The annual World Economic Forum has opened in the Swiss alpine resort of Davos, with talks throughout the five-day meeting expected to center on trade, the faltering U.S. dollar and global security. But what to do about Iraq is also weighing heavily on the agenda for the second year.
The meeting's guidebook says that establishing security in Iraq and rebuilding the country's infrastructure and government are turning into much bigger challenges than anticipated.
As if taking a cue from that statement, British Foreign Secretary Jack Straw, speaking at one of the forum's more than 200 roundtables, urged the United Nations to return to Iraq to assess whether the country can hold elections in time for a transitional government to take over the country on July 1.
Mr. Straw also laid out the U.S.-led coalition's plan for future security in Iraq. "Iraq needs a stable, secure environment protected by non-partisan police and armed forces," stressed the British official. "And if the Iraqi government requests, the multi-national force, with a strong British contingent, and as mandated by the [United Nations] Security Council, will continue to work alongside Iraqi forces in maintaining security while helping those forces to build a capacity to do so on their own."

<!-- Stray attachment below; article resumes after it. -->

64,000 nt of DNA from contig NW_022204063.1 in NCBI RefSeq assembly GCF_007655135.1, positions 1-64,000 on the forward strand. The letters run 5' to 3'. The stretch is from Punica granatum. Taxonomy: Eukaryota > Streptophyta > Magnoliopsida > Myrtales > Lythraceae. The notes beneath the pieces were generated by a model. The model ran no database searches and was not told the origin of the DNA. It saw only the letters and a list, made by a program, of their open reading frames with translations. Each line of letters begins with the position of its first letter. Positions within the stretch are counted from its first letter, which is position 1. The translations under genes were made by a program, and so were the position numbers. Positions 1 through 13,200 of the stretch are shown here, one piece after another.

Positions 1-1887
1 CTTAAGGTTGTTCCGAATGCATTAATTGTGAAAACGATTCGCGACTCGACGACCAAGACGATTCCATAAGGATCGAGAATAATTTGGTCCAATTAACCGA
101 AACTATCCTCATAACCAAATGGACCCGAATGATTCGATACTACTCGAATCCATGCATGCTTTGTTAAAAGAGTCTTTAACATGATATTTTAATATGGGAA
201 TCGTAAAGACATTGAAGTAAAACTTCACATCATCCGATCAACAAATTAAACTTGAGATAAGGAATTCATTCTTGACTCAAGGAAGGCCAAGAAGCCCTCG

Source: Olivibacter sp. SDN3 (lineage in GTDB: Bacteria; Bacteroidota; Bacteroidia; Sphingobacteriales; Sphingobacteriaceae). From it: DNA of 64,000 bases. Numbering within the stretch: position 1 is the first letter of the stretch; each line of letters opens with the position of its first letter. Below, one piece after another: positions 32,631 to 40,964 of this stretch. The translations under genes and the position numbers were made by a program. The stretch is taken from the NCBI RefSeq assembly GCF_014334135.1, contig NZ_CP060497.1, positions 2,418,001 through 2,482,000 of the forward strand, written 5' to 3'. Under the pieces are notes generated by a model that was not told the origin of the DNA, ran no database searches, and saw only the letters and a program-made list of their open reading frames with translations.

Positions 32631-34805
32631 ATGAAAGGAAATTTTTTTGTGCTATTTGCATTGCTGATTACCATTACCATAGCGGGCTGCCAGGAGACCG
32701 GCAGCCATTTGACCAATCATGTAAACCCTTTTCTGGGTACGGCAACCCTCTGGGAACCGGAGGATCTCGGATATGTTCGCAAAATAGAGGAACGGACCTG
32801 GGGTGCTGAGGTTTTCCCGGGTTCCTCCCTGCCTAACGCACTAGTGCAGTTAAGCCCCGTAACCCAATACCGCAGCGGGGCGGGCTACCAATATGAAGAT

More than 2,000 participants are gathering in the ski resort to discuss the intertwined topics of security and prosperity. The forum's founder and executive chairman, Klaus Schwab, says you cannot have strong, sustained economic growth without security, and you cannot have security in unstable parts of the world without the prospect of prosperity.
The annual gathering of the global political and economic elite also offers the possibility for meetings on the sidelines, where businessmen can make deals and national leaders can try to reduce tensions. Mr. Straw, for example, held a private meeting with Iranian President Mohammad Khatami, who was to make an address later to officially open the forum.
Other top leaders expected in Davos over the next few days include Jordan's King Abdullah, Pakistani President Pervez Musharraf, Turkish Prime Minister Recep Tayyip Erdogan, and U.S. Vice President Dick Cheney.
Security is tight in Davos. Thousands of Swiss police and army troops are deployed around the village in case anti-capitalist protests turn violent, as they have in years past. Swiss authorities have also closed the airspace over Davos.